further appeal is still available to the defendant. The RTC also noted that while the SC ruled in these
cases that execution of a judgment in an ejectment case must be sought with the inferior court which
rendered the same, it likewise provided that for an exception to this rule, that is, in cases where the
appellate court grants an execution pending appeal, as the case herein.
o The issues raised in the Motion for Clarification have already been squarely dealt with in the July 31, 2003
Order, and was denied.
Emerita filed a Petition for Certiorari in the CA, which was granted in a decision dated 17 August 2004., thereby
nullifying the orders of the RTC and reinstating Emeritas appeal. As a result, her appeal memorandum was
admitted and the case remanded to the RTC for further proceedings.
Gliceria filed a Motion for Reconsideration on 13 Sept 2004, followed by a Motion for Inhibition of the members of
the Eighth Division of the CA on 20 Sept 2004. Both motions, however, were denied for lack of merit on 10 March
2005.
o

ISSUE/S:

WON a Petition for Certiorari in the CA was the proper remedy YES, based on Sec. 41, ROC
o Section 41 of the Rules of Court, provides:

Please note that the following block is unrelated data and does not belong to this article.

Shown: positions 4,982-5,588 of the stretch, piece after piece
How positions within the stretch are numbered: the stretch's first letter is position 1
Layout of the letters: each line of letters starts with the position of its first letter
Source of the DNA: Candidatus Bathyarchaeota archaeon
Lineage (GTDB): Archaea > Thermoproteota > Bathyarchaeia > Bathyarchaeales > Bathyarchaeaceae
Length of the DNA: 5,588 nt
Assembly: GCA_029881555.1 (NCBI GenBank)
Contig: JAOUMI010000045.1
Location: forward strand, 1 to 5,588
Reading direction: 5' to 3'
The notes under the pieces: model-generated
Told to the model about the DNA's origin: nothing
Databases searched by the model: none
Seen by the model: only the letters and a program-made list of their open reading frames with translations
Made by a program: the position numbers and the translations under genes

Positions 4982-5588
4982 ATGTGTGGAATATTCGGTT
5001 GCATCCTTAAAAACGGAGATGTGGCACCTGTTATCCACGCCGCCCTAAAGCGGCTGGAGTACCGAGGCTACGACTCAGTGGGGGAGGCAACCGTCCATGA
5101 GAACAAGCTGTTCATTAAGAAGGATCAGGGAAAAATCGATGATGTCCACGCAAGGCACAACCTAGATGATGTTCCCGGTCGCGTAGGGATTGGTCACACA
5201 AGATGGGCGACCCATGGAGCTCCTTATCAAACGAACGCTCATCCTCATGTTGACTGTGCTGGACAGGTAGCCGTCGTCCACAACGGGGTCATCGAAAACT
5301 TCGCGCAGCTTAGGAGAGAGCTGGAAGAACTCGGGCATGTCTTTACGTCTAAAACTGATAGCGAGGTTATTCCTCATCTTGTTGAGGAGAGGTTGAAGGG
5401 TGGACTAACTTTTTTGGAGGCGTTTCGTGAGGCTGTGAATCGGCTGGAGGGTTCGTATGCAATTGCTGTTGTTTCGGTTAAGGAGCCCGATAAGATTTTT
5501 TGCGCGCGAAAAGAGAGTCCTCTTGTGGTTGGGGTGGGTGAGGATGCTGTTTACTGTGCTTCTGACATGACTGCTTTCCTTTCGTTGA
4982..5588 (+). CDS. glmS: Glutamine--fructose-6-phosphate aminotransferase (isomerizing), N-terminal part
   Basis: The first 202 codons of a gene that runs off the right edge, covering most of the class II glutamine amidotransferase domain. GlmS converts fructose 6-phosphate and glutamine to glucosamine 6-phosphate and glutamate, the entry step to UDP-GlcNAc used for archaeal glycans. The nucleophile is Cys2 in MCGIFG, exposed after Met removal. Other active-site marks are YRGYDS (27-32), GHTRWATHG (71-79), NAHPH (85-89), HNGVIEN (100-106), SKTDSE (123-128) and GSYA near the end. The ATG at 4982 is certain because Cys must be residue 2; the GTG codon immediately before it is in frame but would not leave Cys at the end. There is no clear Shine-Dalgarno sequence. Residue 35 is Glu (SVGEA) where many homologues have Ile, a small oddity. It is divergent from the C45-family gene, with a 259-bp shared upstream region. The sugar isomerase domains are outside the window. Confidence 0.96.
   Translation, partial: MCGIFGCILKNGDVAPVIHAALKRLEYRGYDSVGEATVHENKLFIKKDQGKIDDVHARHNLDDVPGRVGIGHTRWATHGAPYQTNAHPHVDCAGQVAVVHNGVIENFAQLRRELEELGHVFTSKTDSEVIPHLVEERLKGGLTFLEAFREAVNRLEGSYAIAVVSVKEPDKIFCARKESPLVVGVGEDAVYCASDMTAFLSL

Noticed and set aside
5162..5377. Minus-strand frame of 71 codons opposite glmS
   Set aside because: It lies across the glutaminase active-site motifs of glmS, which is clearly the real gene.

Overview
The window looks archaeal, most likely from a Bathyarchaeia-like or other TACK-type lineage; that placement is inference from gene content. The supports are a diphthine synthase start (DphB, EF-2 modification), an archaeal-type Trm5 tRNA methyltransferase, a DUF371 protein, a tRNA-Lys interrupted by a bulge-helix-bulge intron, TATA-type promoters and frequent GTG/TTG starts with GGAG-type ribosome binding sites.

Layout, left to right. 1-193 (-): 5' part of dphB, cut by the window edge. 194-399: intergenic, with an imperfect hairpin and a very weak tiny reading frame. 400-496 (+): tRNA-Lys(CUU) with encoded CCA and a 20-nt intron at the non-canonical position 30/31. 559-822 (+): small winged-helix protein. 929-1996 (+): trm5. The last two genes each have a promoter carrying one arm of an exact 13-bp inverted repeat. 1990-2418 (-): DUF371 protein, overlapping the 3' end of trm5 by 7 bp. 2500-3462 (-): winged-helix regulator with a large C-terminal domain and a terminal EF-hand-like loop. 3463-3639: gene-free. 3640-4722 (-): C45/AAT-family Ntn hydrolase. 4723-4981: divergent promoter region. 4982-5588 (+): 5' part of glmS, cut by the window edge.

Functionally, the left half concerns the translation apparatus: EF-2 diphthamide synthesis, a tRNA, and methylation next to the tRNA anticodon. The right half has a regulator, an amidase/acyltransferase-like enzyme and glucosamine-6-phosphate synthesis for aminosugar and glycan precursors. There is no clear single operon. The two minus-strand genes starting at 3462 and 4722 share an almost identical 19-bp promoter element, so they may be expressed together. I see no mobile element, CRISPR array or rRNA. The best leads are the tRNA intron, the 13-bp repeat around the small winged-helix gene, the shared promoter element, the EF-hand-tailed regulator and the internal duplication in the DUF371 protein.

Section 1. Subject of appeal. An appeal may be taken from a judgment or final order that
completely disposes of the case, or of a particular matter therein when declared by these Rules to
be appealable.
No appeal may be taken:
xxxx
(d) An order disallowing or dismissing an appeal;
xxxx
In all the above instances where the judgment or final order is not appealable, the
aggrieved party may file an appropriate civil action under Rule 65.

WON Petition for Certiorari should have been dismissed the certification of non-forum shopping was defective
NO
o CONTEXT: Emerita filled out certification as respondent and not as petitioner
o SC: The purpose of requiring a verification is to secure an assurance that the allegations of the petition
have been made in good faith, or are true and correct, not merely speculative. This requirement is simply
a condition affecting the form of pleadings and non-compliance therewith does not necessarily render it
fatally defective.
o There was sufficient compliance with the requirements of the Rules and the alleged defects are not so
material as to justify the dismissal of the petition. The defects are mere typographical errors. There
appears to be no intention to circumvent the need for proper verification and certification, which are